1911: Seattle to have a ripping skookum potlatch!

Perfetly typical for a bustling big city after frontier times, this Seattle newspaper needed to explain Chinuk Wawa words to its readers.

Equally typical — it did a bad job of it.

Some of you have already noticed that the picture below is of Lingít people from Alaska, where Winter & Pond were a famous photography studio. So you’re already shaking your heads…

This article’s strength is in showing us that the Jargon had already become just a picturesque symbol of the local past, in an era when the passage of 14 years amounted to deep history.

Please don’t use the following Chinook words the way this writer, desperate to pad 3 columns on a tight deadline, did!

chinook indians in festival garb


Seattle To Have a Ripping Skookum Potlatch
In Celebration of Beginning of Golden Era

SEATTLE, July 11 — Seattle will
have a Potlatch — a Skookum Pot-
latch if you please — July 17 to 22.
In the days when the first French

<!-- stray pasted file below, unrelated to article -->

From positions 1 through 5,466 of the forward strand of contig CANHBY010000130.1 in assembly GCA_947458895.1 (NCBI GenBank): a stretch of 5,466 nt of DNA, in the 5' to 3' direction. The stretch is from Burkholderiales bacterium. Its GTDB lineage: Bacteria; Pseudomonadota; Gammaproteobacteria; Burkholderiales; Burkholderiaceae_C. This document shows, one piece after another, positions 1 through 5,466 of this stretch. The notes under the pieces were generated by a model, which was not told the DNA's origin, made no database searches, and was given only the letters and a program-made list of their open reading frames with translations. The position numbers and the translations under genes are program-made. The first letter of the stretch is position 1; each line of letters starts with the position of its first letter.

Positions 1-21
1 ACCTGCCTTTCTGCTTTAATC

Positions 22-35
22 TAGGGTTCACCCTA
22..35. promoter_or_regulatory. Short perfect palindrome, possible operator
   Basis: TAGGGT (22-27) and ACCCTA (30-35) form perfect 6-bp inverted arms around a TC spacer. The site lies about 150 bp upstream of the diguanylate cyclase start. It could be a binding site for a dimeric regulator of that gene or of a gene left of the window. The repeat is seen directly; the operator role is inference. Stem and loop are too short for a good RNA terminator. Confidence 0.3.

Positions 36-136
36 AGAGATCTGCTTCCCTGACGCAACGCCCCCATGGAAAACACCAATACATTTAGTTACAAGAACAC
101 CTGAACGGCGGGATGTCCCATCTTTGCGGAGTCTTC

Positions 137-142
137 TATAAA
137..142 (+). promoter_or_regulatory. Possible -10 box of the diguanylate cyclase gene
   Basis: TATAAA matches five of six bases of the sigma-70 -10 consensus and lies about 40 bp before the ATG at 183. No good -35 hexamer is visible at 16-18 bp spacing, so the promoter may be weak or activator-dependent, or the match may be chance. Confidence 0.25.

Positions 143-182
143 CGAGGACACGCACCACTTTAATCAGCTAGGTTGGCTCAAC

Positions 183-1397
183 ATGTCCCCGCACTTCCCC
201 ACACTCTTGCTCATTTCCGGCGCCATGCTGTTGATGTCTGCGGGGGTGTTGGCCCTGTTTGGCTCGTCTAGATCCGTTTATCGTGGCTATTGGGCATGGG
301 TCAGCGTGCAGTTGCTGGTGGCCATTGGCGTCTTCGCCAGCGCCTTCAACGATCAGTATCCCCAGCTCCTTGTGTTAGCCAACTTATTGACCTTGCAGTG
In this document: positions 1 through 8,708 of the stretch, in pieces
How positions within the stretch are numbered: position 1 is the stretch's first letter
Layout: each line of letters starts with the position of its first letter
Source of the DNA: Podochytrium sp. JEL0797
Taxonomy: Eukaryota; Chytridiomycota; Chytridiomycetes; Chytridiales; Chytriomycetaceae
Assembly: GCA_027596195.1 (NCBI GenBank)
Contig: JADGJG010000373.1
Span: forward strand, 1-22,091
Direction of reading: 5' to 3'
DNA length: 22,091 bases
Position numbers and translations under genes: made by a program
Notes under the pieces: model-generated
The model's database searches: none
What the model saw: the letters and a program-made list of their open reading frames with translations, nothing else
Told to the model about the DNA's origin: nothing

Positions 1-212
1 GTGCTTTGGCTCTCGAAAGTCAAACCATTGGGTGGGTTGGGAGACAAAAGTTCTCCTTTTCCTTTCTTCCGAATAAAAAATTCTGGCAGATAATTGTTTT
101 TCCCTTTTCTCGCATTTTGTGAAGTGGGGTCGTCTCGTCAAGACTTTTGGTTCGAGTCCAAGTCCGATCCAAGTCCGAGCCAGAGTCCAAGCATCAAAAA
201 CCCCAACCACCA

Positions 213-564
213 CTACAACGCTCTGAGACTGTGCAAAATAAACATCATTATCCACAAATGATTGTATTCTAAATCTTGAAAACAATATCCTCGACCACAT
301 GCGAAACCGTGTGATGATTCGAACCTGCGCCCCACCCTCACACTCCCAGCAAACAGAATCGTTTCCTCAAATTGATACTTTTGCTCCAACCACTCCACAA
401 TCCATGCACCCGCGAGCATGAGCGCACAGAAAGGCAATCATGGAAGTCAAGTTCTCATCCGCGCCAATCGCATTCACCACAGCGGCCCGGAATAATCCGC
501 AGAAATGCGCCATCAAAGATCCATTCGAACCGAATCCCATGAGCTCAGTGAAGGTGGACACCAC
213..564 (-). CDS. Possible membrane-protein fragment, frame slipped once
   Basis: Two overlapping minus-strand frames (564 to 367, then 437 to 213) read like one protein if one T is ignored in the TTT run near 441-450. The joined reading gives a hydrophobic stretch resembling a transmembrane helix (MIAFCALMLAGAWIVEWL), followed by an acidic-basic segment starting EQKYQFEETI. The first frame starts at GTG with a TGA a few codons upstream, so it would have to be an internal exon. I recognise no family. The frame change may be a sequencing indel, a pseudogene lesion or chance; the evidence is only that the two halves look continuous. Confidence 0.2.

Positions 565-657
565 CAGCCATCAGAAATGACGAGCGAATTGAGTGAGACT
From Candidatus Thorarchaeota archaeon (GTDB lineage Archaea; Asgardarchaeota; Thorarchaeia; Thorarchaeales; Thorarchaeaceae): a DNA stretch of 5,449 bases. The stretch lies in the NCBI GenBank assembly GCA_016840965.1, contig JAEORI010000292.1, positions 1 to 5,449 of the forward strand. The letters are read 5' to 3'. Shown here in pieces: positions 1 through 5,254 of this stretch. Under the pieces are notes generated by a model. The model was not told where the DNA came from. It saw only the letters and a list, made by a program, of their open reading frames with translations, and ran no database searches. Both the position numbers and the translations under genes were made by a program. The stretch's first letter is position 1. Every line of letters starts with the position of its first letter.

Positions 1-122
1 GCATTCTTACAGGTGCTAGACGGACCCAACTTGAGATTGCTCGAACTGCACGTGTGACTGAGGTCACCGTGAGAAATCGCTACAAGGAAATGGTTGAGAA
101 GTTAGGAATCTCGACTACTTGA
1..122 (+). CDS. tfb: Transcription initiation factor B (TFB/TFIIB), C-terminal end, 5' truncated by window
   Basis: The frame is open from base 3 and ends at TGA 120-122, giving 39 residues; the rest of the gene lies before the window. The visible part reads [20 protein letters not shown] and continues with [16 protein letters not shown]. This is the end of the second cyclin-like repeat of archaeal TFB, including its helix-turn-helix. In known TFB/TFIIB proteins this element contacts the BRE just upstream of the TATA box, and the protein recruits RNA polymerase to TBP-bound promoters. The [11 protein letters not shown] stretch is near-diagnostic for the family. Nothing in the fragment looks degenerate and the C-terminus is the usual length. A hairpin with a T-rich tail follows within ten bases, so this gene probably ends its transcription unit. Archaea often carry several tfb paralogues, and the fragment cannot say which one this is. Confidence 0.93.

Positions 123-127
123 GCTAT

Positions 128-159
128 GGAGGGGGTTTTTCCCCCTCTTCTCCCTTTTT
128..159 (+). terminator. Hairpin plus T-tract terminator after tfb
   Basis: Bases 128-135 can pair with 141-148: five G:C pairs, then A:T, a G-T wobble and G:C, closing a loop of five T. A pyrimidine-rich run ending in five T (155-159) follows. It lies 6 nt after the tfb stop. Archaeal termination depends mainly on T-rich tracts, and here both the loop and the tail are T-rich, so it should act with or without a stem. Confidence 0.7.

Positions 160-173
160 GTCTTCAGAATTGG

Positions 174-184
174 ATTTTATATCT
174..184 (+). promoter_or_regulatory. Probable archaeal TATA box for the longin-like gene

and English traders mingled with
the red men of this region, the
Chinook jargon developed as a
traders’ language. It is a strange
mixture of the native dialects with
French and English. “Skookum
Potlatch” is Chinook for “Big Do-

Of old it was customary for an
Indian chief, in Chinook the “Hyas
Tyee,” to call his tribesmen about
him at least once in his lifetime for
a grand feast which ended in the
chieftain stripping himself of all 
his worldly possessions and giving
them away, distributing them
among his people. This was called
in Chinook a “Potlatch.” Event-
ually the word came to mean any
great picnic or celebration. It also
means a general giving of gifts.
Seattle is to have some Potlatch 
— a Skookum Potlatch, to be ver-
nacularly precise. “Skookum
means “good” in Chinook.

From July 17 to 22 Seattle will
hold a grand carnival in celebra-
tion of the arrival of the first gold
laden ship to arrive In any port
following the discovery of fabu-
lous riches in gold in the Yukon.

For Seattle dates her era of
prosperity from July 17, 1897, the
date of the arrival of the steamship
Portland in Seattle’s harbor with
the first cargo of gold shipped
down from the north. The hill-
cutting, the paving, the rush of
public improvements that reached
the stupendous amount of $10,000-
000 a year started with the arrival
of the Portland.

And now Seattle will celebrate
with a Golden Potlatch, a golden
picnic a golden gift time, a gold-
en celebration, which will include
an entertainment combining the
original Potlatch sports and other
features with all that is modern in
great public entertainments.

— from the Tacoma (WA) Times of July 11, 1911, page 8, columns 2-4

Kahta mika tumtum?
What do you think?